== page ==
Maggie Lena Walker: How the daughter of a former slave became a banking pioneer

John Mullin of Richmond Fed in this article pays tribute to Maggie Lena Walker the first Black woman to establish a bank in the United States:

Maggie Lena Walker built the St. Luke Penny Savings Bank to last. When it opened its doors in Richmond’s Jackson Ward district in 1903, Walker became the first Black woman to establish a bank in the United States. She would stand at its helm as president for nearly 30 years, safely steering it through periodic bouts of economic turmoil, eventually increasing its assets more than tenfold. To cap off her career, she would solidify the bank’s long-term prospects by orchestrating mergers with two other banks during the depths of the Great Depression.

“The merged firm, the Consolidated Bank and Trust Company, didn’t just outlast the Great Depression,” says Ethan Bullard, curator at the Maggie L. Walker National Historic Site in Richmond. “It lasted into the 21st century and became the nation’s longest continuously run Black-owned bank.”

After founding the bank, Walker became a prominent public figure. A charismatic orator who infused her speeches with evocative biblical references, she addressed audiences throughout the country, championing Black racial pride and economic empowerment. She associated with the most important Black intellectuals and reformers of her time, including Booker T. Washington, W.E.B. Du Bois, and Marcus Garvey. These leaders, each in his or her own way, attempted to chart a path toward Black success during what many historians regard as the low point in post-Civil War race relations — the period after Reconstruction’s end in 1877 through the early part of the 20th century, an era that saw the expansion of Jim Crow segregation and Black voter disfranchisement.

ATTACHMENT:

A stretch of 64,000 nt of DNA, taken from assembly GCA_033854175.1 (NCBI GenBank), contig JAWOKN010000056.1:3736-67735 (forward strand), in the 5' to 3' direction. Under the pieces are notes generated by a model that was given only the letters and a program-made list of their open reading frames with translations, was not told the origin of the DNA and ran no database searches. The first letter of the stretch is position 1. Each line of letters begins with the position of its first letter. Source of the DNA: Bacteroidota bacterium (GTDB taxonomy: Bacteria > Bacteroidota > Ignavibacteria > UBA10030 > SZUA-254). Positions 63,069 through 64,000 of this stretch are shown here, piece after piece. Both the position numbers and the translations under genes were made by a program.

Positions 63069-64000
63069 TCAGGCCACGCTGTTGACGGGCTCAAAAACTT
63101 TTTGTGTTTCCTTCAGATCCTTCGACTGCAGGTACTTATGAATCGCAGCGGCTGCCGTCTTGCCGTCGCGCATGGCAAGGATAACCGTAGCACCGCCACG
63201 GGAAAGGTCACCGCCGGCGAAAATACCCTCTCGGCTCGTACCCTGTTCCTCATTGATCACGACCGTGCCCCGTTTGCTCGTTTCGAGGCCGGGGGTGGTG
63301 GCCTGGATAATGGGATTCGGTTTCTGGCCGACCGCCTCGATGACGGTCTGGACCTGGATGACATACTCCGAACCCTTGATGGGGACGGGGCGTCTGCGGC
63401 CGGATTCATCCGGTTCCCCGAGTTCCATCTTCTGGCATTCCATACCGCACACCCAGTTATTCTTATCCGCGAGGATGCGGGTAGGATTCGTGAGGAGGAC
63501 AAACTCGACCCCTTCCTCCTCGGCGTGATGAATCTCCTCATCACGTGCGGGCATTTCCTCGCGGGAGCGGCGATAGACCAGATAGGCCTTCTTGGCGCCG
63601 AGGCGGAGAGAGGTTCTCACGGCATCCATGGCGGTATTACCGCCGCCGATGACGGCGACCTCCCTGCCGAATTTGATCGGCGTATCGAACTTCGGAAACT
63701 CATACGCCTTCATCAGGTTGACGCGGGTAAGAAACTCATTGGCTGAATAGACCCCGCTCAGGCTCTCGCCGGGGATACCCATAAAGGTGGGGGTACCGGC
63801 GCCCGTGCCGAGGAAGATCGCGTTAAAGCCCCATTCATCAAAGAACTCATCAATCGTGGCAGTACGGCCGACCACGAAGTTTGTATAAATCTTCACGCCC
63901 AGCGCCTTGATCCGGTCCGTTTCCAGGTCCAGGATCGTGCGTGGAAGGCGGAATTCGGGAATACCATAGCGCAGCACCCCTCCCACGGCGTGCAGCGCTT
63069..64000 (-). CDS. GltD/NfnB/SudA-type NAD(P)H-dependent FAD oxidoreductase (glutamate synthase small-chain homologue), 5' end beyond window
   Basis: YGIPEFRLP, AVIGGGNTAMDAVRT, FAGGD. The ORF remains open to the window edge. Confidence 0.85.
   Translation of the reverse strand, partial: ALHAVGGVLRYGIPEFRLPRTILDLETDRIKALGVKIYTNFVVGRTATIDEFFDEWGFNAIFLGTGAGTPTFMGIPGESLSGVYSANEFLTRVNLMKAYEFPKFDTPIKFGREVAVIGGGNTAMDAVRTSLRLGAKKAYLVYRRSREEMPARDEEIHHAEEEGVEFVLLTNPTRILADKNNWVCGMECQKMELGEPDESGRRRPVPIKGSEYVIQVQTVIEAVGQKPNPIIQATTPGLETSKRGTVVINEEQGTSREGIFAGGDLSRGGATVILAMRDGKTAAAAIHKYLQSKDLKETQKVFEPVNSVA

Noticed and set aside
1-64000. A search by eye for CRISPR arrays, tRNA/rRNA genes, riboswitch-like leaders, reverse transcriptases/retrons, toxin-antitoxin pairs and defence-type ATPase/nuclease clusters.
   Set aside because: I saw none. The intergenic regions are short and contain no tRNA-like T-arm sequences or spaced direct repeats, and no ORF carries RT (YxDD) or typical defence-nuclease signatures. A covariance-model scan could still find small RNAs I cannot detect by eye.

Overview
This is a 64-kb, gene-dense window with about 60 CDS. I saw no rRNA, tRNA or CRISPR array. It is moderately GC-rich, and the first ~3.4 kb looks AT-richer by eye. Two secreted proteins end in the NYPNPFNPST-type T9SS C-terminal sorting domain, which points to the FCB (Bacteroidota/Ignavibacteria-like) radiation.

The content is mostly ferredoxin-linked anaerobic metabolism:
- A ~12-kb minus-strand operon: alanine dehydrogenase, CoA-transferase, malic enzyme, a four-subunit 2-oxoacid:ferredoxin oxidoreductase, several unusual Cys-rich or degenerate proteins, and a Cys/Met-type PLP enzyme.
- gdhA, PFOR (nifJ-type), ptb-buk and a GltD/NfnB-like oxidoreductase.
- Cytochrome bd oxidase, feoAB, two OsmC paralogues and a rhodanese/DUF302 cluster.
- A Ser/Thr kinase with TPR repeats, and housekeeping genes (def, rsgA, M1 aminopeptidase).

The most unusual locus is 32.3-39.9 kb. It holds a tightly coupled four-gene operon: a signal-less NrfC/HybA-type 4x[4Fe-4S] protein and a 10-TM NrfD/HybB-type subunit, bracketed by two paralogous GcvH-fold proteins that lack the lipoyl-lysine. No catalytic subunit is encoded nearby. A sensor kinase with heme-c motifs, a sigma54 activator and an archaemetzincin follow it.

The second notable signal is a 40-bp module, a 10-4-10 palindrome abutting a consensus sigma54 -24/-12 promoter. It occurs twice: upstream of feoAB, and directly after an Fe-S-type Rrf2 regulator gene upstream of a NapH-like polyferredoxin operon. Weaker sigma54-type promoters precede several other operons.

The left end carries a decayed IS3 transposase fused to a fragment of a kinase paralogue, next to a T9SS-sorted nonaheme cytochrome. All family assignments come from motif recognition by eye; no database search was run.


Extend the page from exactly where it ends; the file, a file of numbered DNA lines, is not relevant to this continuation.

Walker’s practical vision — much in line with that of Booker T. Washington — helped place her at the center of a Black business boom in Richmond. The ascent of Jim Crow laws reinforced a desire among Black Americans to form their own businesses and to practice the dictum “don’t shop where you can’t work.” Under these conditions, Richmond’s Jackson Ward district developed into what historians in a Works Progress Administration report later called the most important center of Black American business activity in the world.



One Response to “Maggie Lena Walker: How the daughter of a former slave became a banking pioneer”

  1. Maggie Lena Walker: How the daughter of a former slave turned a banking pioneer – 52weekshares Says:

    […] micro etc, Financial Markets/ Finance. You possibly can observe any responses to this entry by the RSS 2.0 feed. You possibly can leave a response, or trackback from your individual […]

Leave a Reply

Fill in your details below or click an icon to log in: Logo

You are commenting using your account. Log Out /  Change )

Facebook photo

You are commenting using your Facebook account. Log Out /  Change )

Connecting to %s

This site uses Akismet to reduce spam. Learn how your comment data is processed.

%d bloggers like this: